- Ed Kyle

Offline edkyle99

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Re: Rocket "Loops"
« Reply #8 on: 07/02/2013 09:09 PM »
I also like the Trident 2... pretty incredible luck with the camera angle.

I'm trying to find a Minuteman or MX missile test that I remember did something like that during the 1980s or 90s, but I've had no luck so far. 

 - Ed Kyle

Offline R7

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Re: Rocket "Loops"
« Reply #9 on: 07/02/2013 09:38 PM »
The explosion when it hit was loud and dramatic like Proton

What explosion? Tanks designed to rupture to relieve structural stress during rapid ground contact ruptured, and propellants designed to rapidly mix and burn to minimize ecological harm on marine life rapidly mixed and burned effectuating brief period of elevated heat, sound and light.

Btw I think there are couple Minuteman-loops at the end of (from ~15:50) second Titan II video I posted.
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Offline jongoff

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Re: Rocket "Loops"
« Reply #10 on: 07/02/2013 10:30 PM »
I know the Masten guys still semi-seriously talk about having Xombie do an *intentional* flip as its final flight, if they run out of customers for more sane flight profiles, and don't get any paid offers from museums to retire Xombie before they do that flight...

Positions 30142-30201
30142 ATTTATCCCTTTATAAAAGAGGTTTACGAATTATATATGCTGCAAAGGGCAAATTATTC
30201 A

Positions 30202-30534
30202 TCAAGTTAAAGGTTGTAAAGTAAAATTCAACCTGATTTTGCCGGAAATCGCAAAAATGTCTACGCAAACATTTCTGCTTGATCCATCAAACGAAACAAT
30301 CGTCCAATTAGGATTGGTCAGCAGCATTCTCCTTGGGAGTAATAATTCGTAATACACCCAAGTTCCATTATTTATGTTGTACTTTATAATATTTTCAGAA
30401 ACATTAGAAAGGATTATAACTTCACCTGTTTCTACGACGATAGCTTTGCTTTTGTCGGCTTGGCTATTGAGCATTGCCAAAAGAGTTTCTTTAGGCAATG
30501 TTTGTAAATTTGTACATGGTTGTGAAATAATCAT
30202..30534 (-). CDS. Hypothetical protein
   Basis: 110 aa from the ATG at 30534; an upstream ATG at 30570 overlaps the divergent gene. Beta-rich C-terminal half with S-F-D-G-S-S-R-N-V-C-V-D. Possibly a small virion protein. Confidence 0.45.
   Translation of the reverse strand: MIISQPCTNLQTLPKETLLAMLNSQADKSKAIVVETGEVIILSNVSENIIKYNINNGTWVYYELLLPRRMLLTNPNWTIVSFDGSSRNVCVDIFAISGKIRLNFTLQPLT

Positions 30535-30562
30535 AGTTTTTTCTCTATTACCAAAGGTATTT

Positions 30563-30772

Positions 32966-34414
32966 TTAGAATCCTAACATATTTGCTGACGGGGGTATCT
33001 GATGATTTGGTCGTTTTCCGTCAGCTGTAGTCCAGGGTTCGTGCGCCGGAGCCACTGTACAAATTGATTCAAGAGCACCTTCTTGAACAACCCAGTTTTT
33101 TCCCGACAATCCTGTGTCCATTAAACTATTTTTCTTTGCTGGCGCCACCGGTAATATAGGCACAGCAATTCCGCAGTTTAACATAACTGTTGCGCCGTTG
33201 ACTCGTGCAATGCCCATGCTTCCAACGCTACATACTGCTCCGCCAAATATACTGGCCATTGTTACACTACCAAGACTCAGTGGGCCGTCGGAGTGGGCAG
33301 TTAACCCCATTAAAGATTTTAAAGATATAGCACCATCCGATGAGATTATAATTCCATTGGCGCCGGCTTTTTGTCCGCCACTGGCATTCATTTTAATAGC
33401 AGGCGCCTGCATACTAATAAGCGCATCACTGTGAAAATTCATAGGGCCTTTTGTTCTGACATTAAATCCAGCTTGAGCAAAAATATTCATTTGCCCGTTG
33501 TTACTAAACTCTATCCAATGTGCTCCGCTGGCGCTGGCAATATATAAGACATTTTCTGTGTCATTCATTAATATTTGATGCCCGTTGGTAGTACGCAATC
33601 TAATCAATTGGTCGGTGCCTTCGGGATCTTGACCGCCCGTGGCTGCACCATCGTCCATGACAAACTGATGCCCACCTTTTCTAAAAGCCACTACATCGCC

:-)

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Offline ClaytonBirchenough

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Re: Rocket "Loops"
« Reply #11 on: 07/03/2013 12:03 AM »
I know the Masten guys still semi-seriously talk about having Xombie do an *intentional* flip as its final flight, if they run out of customers for more sane flight profiles, and don't get any paid offers from museums to retire Xombie before they do that flight...

:-)

~Jon

Wow, that'd be cool to see! :)
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Offline jongoff

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Re: Rocket "Loops"
« Reply #12 on: 07/03/2013 03:38 AM »
I know the Masten guys still semi-seriously talk about having Xombie do an *intentional* flip as its final flight, if they run out of customers for more sane flight profiles, and don't get any paid offers from museums to retire Xombie before they do that flight...

:-)

~Jon

Wow, that'd be cool to see! :)

Yeah, especially if it does the loops successfully without crashing!

~Jon

Offline Proponent

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Re: Rocket "Loops"
« Reply #13 on: 07/03/2013 06:17 AM »
Wasn't there a DC-X or DC-XA flight during which the vehicle intentionally flew a loop and landed safely?

Offline woods170

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Re: Rocket "Loops"
« Reply #14 on: 07/03/2013 09:32 AM »
What explosion? Tanks designed to rupture to relieve structural stress during rapid ground contact ruptured, and propellants designed to rapidly mix and burn to minimize ecological harm on marine life rapidly mixed and burned effectuating brief period of elevated heat, sound and light.

 ;D

Offline Blackstar

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Re: Rocket "Loops"